Janko Roettgers, GigaOm:
At Google, WIMM’s employees are working with the Android team, which may seem natural since WIMM’s platform was based on Android, but it is actually a pretty good indicator of the role this acquisition is playing for Google. The company chose not to turn its smartwatch efforts into a Google X moonshot project that may take years to see the light of day, but instead brought it to the division that is making the world’s most popular smartphone operating system. In other words: In the nascent world of smartwatches, Google means business.
Between this, the forthcoming Samsung Galaxy Gear, the Pebble, and the various other watches out there, it seems a lot of companies are stepping up to try to create a smartphone for your wrist.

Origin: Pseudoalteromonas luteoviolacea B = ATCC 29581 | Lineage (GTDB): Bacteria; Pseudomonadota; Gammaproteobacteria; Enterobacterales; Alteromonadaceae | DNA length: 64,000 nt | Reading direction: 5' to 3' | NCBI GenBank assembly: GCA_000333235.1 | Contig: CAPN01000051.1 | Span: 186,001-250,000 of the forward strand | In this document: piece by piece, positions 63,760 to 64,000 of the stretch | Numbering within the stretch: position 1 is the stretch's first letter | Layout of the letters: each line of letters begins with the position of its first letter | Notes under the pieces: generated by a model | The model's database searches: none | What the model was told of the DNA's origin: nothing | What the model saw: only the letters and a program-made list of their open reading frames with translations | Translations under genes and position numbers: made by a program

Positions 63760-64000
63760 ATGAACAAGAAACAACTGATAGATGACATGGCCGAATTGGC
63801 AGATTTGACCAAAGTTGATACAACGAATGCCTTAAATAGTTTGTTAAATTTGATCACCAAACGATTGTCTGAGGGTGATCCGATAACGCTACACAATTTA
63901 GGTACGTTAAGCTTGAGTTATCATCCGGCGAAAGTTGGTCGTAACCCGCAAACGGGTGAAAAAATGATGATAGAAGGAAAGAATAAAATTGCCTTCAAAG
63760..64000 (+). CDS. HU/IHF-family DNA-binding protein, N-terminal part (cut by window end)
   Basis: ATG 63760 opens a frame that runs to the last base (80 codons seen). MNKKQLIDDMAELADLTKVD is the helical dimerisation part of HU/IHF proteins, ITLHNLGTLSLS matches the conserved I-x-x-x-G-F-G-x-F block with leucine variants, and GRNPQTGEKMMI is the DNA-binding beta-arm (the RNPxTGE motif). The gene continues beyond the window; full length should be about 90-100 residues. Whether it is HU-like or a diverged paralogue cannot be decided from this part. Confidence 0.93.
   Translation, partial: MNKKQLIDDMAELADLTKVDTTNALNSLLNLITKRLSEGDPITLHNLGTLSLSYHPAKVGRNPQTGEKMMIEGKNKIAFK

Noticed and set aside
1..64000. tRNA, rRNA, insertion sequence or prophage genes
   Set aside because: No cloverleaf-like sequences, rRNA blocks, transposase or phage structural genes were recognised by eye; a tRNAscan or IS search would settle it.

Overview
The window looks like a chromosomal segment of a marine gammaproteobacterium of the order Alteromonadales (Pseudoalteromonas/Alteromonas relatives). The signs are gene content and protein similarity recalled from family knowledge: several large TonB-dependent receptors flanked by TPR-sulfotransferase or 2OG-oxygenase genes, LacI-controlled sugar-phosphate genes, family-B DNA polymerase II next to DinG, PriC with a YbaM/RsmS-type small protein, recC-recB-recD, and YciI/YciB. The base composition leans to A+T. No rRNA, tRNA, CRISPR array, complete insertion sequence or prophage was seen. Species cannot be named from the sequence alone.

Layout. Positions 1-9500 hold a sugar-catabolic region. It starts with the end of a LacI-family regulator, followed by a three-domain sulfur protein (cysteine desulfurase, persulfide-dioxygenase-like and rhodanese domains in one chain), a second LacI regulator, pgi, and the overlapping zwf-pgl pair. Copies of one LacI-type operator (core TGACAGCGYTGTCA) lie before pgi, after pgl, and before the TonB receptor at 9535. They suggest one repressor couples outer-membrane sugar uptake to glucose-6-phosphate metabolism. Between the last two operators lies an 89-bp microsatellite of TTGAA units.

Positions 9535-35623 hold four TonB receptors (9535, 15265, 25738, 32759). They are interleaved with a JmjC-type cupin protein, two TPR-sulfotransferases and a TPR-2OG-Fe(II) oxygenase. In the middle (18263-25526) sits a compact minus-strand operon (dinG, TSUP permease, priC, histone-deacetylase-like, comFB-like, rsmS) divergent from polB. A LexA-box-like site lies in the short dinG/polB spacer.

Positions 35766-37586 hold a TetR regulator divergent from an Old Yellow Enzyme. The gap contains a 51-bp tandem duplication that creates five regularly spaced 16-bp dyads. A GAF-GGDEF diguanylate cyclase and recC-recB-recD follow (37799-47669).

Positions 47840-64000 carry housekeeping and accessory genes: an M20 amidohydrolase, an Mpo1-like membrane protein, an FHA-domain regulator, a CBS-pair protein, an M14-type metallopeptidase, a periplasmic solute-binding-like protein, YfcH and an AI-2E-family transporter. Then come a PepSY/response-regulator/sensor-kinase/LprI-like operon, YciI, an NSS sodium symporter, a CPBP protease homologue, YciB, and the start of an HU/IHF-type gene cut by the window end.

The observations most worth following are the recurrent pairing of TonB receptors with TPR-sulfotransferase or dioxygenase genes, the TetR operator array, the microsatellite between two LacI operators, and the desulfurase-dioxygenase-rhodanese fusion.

But, as I’ve said before, smart watches which are just a second screen for your smartphone don’t make much sense. In fact, most watches which are not analog are a hard sell. The largest group of people who wear watches these days do so for style; smartphones have replaced the need for a dedicated timekeeping device for most people.
Non-analog watches have never really caught on as a fashion item. Of the high-end watchmakers, Omega produces one of the few digital watches, and it’s simply an augmentation of an analog face. The challenge all of these “smart” watches need to overcome is to position them as a piece of both function and fashion, substance and style. WIMM’s first attempt, the One, is ugly, and when has Samsung ever produced a truly beautiful mobile product?
I don’t see how any of these watches are anything but the equivalent of a calculator watch for the twenty-first century. They’re not fashionable, and their function is — so far — largely made redundant because you must also carry a smartphone.